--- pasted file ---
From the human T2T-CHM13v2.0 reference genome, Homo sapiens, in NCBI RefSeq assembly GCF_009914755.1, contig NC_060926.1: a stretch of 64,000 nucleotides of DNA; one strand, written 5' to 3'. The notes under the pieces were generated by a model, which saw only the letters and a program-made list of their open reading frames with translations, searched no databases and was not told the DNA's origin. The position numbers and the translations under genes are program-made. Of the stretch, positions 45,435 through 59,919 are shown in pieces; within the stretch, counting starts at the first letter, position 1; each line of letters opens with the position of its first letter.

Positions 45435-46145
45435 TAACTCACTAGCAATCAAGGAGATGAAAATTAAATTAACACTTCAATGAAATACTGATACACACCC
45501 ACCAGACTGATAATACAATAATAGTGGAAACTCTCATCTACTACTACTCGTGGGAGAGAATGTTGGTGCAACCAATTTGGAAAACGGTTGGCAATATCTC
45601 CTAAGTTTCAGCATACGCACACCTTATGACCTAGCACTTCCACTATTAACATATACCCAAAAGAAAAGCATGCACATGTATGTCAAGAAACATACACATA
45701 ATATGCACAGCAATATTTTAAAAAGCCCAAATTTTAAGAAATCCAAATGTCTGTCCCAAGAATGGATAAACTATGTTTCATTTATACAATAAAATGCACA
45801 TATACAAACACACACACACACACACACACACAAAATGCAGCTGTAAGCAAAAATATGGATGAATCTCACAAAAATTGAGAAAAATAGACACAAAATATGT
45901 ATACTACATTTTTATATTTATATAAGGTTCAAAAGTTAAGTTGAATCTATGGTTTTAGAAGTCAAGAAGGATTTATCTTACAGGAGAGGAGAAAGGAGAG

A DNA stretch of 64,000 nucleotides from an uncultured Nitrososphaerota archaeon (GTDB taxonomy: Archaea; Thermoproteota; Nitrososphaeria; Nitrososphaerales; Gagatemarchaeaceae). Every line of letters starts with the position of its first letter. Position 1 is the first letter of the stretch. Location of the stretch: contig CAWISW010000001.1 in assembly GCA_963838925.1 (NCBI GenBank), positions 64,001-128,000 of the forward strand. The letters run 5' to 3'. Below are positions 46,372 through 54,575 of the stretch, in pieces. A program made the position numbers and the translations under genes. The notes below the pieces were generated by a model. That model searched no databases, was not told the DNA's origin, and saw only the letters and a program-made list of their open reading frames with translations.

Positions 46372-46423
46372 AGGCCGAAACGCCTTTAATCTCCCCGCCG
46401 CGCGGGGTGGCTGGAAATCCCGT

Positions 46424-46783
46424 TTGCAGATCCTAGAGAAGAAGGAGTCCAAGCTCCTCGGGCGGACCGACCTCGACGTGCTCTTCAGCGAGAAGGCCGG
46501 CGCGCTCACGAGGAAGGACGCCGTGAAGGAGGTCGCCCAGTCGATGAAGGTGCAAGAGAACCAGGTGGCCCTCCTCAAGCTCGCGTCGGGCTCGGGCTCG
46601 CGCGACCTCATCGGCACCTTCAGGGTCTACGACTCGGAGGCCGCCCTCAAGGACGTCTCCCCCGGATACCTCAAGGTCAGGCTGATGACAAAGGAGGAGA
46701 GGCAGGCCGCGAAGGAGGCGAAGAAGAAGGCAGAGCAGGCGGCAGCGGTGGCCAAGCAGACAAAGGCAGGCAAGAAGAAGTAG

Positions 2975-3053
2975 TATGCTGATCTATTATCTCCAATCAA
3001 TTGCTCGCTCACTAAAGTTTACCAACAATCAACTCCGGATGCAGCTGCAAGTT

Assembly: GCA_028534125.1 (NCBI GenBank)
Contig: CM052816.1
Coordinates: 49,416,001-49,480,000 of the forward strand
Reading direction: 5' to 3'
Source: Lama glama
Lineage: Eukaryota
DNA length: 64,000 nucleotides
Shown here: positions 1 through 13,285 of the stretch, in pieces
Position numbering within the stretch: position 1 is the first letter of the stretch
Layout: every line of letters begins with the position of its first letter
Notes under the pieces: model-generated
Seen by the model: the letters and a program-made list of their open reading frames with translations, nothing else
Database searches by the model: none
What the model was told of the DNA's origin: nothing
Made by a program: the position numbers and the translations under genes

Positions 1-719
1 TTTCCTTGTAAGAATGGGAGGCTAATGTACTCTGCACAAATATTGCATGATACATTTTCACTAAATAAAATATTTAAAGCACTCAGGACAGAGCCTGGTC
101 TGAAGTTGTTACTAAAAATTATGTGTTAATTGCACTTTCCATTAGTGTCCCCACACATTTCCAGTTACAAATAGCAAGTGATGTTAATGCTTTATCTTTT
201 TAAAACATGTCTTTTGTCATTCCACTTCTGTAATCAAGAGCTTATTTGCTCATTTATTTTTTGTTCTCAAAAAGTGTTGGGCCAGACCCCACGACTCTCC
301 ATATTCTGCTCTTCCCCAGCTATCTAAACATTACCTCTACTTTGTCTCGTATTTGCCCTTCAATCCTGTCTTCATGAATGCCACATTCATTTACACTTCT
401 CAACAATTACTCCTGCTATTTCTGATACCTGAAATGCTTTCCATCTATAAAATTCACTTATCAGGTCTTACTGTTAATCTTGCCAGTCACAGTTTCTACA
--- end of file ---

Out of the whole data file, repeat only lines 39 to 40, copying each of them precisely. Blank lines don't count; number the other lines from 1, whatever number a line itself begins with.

201 TAAAACATGTCTTTTGTCATTCCACTTCTGTAATCAAGAGCTTATTTGCTCATTTATTTTTTGTTCTCAAAAAGTGTTGGGCCAGACCCCACGACTCTCC
301 ATATTCTGCTCTTCCCCAGCTATCTAAACATTACCTCTACTTTGTCTCGTATTTGCCCTTCAATCCTGTCTTCATGAATGCCACATTCATTTACACTTCT